Spring mornings in East Texas are just made for taking walks, planting flowers, and then snapping pictures of said flowers. All too soon it will be blistering hot, so I am taking full advantage of the lovely weather.
Here’s a close up of the flowers that shows the colors a bit better. I guess if I want really good pictures I should use my good 35mm camera instead of a phone camera.
I’ve been listening to the audio version of House of Stone: A Memoir of Home, Family and a Lost Middle East by Anthony Shadid. a reporter for the New York Times, based at times in Beirut and Baghdad, who won the Pulitzer Prize for International Reporting in 2004 and 2010. I was drawn to the book for a couple of reasons. First, since I have been working on two different memoirs in recent years, I have been reading a number of them to get a sense of how a memoir is handled with different approaches.
Secondly, with all the unrest in the Middle East for so long, and the current heightened antagonism toward people from the Middle East, especially Muslims, I wanted to learn more about the people from that part of the world. And I remember when Shadid was arrested with three other journalists in Libya in 2011. He was later released, but then died from an apparent asthma attack.
Here is the book description from Amazon:
In the summer of 2006, racing through Lebanon to report on the Israeli invasion, Anthony Shadid found himself in his family’s ancestral hometown of Marjayoun. There, he discovered his great-grandfather’s once magnificent estate in near ruins, devastated by war. One year later, Shadid returned to Marjayoun, not to chronicle the violence, but to rebuild in its wake.
So begins the story of a battle-scarred home and a journalist’s wounded spirit, and of how reconstructing the one came to fortify the other. In this bittersweet and resonant memoir, Shadid creates a mosaic of past and present, tracing the house’s renewal alongside the history of his family’s flight from Lebanon and resettlement in America around the turn of the twentieth century. In the process, he memorializes a lost world and provides profound insights into a shifting Middle East.
I have long believed that we can cross that great divide between “us” and “them” by getting to know the people of a culture or a country. And even here in the United States we can cross that racial barrier by cultivating relationships with the “them.”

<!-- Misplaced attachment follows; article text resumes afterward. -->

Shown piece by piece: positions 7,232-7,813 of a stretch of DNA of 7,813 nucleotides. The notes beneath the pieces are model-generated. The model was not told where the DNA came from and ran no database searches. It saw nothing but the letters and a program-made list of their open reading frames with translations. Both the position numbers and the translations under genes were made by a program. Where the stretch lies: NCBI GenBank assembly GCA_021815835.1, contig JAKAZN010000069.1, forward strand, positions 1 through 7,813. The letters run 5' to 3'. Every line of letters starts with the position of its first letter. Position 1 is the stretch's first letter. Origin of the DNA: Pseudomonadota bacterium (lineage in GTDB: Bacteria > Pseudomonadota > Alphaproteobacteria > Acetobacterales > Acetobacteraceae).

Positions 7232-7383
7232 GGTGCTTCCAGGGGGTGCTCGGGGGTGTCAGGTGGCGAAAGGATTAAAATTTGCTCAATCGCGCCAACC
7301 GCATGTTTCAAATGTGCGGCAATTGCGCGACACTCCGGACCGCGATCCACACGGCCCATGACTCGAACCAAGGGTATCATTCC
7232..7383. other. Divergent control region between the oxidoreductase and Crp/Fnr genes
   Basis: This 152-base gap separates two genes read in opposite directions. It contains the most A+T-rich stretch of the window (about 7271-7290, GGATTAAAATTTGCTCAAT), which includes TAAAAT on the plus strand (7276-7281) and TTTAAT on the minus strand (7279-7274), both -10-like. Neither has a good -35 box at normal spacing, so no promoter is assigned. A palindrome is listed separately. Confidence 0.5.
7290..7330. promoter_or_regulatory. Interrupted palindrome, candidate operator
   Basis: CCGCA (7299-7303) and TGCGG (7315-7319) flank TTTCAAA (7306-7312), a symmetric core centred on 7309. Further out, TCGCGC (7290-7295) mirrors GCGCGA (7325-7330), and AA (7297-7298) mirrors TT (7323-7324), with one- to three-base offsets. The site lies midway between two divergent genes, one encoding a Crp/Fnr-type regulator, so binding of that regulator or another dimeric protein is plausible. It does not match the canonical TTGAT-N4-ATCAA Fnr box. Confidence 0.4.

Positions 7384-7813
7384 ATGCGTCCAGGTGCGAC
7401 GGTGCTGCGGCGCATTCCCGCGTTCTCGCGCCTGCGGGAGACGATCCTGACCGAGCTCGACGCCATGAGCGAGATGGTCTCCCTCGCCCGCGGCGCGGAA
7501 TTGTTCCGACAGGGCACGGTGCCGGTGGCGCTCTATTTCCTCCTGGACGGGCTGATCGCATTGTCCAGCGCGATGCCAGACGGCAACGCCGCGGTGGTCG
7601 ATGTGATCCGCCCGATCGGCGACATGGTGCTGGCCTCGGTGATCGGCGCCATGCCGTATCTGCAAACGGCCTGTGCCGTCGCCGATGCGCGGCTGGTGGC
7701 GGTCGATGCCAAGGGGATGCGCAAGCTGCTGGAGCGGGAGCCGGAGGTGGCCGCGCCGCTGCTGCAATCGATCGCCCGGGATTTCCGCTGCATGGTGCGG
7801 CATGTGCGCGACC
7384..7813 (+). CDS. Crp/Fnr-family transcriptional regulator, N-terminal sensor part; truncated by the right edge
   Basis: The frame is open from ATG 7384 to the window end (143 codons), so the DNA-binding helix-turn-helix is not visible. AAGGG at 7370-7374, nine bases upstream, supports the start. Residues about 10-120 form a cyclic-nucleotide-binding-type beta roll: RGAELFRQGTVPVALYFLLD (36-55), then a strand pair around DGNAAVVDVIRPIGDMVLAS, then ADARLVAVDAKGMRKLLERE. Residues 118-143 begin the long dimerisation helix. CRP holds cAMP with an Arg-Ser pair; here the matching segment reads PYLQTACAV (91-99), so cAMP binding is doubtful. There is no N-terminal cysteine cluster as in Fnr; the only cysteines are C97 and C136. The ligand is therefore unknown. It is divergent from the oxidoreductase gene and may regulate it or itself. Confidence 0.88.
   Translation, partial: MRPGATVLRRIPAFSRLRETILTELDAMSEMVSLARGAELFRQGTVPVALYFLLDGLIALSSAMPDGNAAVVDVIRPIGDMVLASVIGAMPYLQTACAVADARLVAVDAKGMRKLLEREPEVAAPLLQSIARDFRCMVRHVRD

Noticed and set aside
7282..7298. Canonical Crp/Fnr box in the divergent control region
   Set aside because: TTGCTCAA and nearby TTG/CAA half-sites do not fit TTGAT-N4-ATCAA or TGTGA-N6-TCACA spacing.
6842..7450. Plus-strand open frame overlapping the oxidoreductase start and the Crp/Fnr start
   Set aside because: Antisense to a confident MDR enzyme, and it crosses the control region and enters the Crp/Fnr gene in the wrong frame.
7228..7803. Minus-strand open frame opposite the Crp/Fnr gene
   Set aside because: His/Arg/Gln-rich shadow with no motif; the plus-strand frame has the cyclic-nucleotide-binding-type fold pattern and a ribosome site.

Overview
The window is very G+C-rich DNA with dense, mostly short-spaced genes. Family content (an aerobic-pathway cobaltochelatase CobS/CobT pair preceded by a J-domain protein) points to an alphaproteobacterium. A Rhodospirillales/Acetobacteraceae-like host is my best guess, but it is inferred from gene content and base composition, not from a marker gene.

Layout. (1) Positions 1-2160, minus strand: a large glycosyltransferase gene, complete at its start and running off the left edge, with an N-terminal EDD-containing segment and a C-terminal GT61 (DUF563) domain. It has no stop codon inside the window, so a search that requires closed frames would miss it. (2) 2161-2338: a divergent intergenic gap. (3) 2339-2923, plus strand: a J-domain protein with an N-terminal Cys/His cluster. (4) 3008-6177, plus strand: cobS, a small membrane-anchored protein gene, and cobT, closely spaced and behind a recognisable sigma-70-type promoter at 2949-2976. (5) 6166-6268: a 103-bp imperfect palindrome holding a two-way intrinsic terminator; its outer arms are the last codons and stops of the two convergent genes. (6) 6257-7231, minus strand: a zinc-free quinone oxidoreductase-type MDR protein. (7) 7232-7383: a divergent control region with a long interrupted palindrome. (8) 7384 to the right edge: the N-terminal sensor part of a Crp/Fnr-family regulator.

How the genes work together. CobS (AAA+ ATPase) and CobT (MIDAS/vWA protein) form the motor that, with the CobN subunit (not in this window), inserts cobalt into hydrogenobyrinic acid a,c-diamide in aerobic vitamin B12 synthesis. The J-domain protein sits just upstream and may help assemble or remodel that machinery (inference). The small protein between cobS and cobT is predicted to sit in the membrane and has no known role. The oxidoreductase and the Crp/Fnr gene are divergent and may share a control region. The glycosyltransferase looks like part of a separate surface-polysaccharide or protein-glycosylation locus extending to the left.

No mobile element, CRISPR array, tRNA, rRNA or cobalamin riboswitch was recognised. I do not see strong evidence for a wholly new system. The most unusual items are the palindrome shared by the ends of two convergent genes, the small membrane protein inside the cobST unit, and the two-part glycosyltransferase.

If you want to understand the people from the Middle East, reading House of Stone is a good beginning. One of the things that surprised me early on in the story is how many Christians there are in Lebanon and how deep into past history Christianity goes. Shadid relates anecdotes of rituals that the people performed to honor places where Jesus stopped in his travels through the Middle East, and many people there are still devout Christians.
It was also interesting to learn about the conflicts that arise in families because of property and possessions. It is easy to see how those conflicts spill out from families and encompass governments and countries, fighting over ownership of land. Because that is so deeply ingrained in the culture of the people, they cannot easily let go of the way it has been for centuries. We cannot expect them to suddenly start behaving with our Western reasoning.
Now, here’s a little humor to get the week off to a good start:
One day a man calls his minister, “Pastor, something terrible is happening and I have to talk to you about it.”
The Pastor asks, “What’s wrong?”
The man replies, “My wife is going to poison me.”
The pastor is very surprised by this.”How can that be?”
“I’m telling you, I’m certain she’s going to poison me. What should I do?”
The Pastor then offers, “Tell you what. Let me talk to her, I’ll see what I can find out and I’ll let you know.”
A couple of days later the Pastor calls the man and says, “I spoke to your wife on the phone for three hours. You want my advice?”
“Take the poison.”
That’s it for me folks. Have a great start to your week.